December 8th, 2011
How Randomness Affects Quality of Care
Each month I meet with administrators at my hospital to review the quality of our cardiology program. At several meetings I’ve complained that our performance thresholds are too high and fail to account for the random variation that is a part of everyday medicine. My administrators don’t want excuses, though — they aim for perfection. But a discussion at our last meeting about door-to-balloon times for STEMI patients changed their minds.
Last month a STEMI patient presented to the ER and underwent a timely PCI. During the procedure, a second STEMI patient arrived. Plans to quickly finish and transfer the first patient to the ICU were thwarted because the ICU was full. The team developed a work-around solution to take the first patient back to the ER to accommodate the second patient in the catheterization laboratory. Despite fast and creative action, the second patient had a door-to-balloon time of 118 minutes, falling short of the 90-minute threshold.
So how were we to respond to this apparent lapse in quality? As we discussed the situation in our meeting, the answer became clear: No corrective action was required. The team had acted admirably. The lapse was due not to a systems defect but to the uncommon, unpredictable presentation of two STEMI patients simultaneously. The administrators realized how randomness affects our measured outcomes.
Cognitive psychologists tell us that our minds are hardwired to try to find causes for occurrences. We often jump to erroneous conclusions by ascribing unwarranted explanations to events that happen randomly. Intuition can sometimes be helpful, as I’ve discussed in previous blog posts, but it can also lead us astray. Apparently, we evolved the tendency to jump to conclusions long before statistics and probability theory explained random variation.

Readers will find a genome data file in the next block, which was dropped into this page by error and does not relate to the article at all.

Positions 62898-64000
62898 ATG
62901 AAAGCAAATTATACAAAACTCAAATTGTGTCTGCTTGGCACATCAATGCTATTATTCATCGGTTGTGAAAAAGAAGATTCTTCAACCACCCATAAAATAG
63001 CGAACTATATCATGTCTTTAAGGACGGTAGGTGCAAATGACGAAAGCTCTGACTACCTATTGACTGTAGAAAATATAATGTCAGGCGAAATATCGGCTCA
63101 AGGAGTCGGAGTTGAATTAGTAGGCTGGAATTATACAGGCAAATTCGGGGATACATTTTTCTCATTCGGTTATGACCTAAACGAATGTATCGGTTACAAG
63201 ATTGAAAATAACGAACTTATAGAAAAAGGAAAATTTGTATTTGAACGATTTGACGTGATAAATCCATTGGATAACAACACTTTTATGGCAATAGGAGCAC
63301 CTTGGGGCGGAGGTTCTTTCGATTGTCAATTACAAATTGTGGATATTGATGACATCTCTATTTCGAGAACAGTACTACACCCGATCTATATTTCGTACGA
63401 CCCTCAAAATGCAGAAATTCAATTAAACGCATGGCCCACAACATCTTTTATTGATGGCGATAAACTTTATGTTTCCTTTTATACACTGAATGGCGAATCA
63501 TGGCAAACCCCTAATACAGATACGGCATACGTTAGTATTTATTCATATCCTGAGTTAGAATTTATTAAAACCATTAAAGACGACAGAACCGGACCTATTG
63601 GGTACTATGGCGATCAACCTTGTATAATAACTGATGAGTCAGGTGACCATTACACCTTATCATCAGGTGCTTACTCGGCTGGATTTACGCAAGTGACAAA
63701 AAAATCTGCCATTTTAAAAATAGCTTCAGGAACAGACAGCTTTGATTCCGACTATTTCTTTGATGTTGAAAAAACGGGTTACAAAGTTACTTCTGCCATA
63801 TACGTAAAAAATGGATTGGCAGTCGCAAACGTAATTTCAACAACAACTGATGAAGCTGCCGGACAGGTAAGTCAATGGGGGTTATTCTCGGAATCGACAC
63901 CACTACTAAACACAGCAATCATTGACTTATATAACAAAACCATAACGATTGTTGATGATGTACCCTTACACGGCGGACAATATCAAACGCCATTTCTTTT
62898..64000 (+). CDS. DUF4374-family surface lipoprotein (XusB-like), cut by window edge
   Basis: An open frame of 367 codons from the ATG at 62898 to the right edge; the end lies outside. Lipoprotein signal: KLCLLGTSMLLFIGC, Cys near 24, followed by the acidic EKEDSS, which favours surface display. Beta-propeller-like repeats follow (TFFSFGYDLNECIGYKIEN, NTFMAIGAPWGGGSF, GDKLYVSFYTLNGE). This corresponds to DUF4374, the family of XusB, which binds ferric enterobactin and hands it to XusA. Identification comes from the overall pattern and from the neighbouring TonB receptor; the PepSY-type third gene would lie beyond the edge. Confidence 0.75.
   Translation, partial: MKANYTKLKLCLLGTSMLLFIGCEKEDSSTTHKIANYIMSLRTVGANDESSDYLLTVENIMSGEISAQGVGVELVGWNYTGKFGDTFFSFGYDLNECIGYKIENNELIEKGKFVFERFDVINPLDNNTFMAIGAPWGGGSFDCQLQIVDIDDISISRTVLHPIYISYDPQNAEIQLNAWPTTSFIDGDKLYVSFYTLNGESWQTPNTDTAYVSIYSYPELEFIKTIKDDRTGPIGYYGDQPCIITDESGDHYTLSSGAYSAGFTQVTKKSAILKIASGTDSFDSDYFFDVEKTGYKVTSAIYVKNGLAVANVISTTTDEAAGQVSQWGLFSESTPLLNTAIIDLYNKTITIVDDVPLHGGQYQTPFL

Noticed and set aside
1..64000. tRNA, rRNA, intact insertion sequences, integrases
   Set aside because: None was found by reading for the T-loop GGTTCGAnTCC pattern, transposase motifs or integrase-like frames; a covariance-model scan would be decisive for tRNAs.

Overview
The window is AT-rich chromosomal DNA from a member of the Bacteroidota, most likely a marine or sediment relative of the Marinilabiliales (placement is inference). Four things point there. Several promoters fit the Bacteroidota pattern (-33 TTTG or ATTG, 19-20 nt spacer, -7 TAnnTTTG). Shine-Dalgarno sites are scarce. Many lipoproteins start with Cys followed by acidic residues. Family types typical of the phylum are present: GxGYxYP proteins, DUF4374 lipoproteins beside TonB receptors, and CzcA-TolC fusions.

The quality gurus Walter Shewhart and W. Edwards Deming recognized this when they described “chance causes” versus “assignable causes” of variation. Shewhart also used another term, “special cause variation,” to describe variation that may stem from system deficiencies. Both men recognized that overreacting to “noise” in measurement could lead to wasted quality-improvement efforts or, worse, poor staff morale and even an atmosphere of fear.
Pay-for-performance plans and co-management agreements often have quality thresholds that fail to build in an allowance for the play of chance. Quality thresholds for door-to-balloon time are sometimes aggressively set at 96%. But most hospitals have only about 50 door-to-balloon opportunities per year. If by chance they miss a few, like in the above example, they fall below the 96% threshold. It’s great to set lofty goals, but when you turn goals into reward thresholds, missing the threshold because of chance only discourages diligent practitioners from trying to provide quality care.
Failure to recognize randomness can also affect individual performance. Experts in any field gain experience by using intuition to recognize regularities in their environment. Use of objective measurement and feedback is ideal, but much of what constitutes experience is gained through subjective self-monitoring and observation over time. I suspect that the experts who seem to “get it” are those who can filter out the noise of random variation and focus on the signal observations, which enables them to gain meaningful experience.
We should remain vigilant for trends and patterns in medicine that provide opportunities to improve the quality of care. But clinical medicine also has a Brownian-type motion that is unpredictable and uncontrollable because of randomness. Knowing that our natural tendency is to jump to conclusions about causation, we should remember to account for chance and the inherent randomness of events as we monitor our individual and institutional performance.